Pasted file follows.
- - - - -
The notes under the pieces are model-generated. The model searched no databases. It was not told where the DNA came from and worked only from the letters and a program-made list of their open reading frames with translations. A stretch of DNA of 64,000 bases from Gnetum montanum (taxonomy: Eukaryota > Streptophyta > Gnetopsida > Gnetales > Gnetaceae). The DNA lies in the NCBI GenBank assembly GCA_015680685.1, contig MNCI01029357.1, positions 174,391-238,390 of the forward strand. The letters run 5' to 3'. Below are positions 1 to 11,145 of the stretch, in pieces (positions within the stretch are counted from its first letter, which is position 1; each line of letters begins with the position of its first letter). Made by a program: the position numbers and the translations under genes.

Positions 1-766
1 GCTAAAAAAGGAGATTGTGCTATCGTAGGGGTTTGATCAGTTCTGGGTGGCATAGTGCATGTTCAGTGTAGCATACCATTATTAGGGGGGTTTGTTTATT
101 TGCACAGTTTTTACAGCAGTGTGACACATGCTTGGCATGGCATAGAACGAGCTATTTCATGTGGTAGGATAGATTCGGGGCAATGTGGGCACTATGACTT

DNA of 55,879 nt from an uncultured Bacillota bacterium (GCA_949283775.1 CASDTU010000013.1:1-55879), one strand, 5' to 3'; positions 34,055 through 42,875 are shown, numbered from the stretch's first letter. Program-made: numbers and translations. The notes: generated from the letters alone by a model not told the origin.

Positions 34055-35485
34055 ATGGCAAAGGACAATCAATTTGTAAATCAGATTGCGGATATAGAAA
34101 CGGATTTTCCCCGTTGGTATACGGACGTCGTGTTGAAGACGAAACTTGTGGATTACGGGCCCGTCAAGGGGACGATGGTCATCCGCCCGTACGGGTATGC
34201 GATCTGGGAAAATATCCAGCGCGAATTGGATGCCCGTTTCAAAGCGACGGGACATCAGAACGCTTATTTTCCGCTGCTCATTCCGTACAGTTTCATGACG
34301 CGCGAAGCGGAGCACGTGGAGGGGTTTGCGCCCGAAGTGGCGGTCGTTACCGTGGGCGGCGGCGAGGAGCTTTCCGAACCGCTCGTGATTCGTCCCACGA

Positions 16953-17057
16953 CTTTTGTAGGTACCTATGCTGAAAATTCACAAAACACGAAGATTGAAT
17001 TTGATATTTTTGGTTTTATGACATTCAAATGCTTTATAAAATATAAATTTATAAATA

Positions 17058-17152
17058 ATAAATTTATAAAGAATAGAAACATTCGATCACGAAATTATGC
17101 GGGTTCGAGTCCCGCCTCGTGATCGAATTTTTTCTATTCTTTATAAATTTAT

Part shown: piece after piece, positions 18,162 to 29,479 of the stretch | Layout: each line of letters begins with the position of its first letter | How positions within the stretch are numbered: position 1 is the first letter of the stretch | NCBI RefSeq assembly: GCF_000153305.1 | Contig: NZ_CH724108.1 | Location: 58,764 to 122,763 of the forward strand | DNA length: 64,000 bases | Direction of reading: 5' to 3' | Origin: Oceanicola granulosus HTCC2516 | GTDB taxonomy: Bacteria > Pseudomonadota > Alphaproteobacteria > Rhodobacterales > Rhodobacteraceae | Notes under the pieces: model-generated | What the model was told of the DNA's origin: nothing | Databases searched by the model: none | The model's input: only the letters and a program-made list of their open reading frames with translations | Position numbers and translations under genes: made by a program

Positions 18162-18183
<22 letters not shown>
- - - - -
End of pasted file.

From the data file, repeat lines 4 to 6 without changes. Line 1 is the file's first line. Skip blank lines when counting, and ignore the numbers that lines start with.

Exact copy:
101 TGCACAGTTTTTACAGCAGTGTGACACATGCTTGGCATGGCATAGAACGAGCTATTTCATGTGGTAGGATAGATTCGGGGCAATGTGGGCACTATGACTT

DNA of 55,879 nt from an uncultured Bacillota bacterium (GCA_949283775.1 CASDTU010000013.1:1-55879), one strand, 5' to 3'; positions 34,055 through 42,875 are shown, numbered from the stretch's first letter. Program-made: numbers and translations. The notes: generated from the letters alone by a model not told the origin.

Positions 34055-35485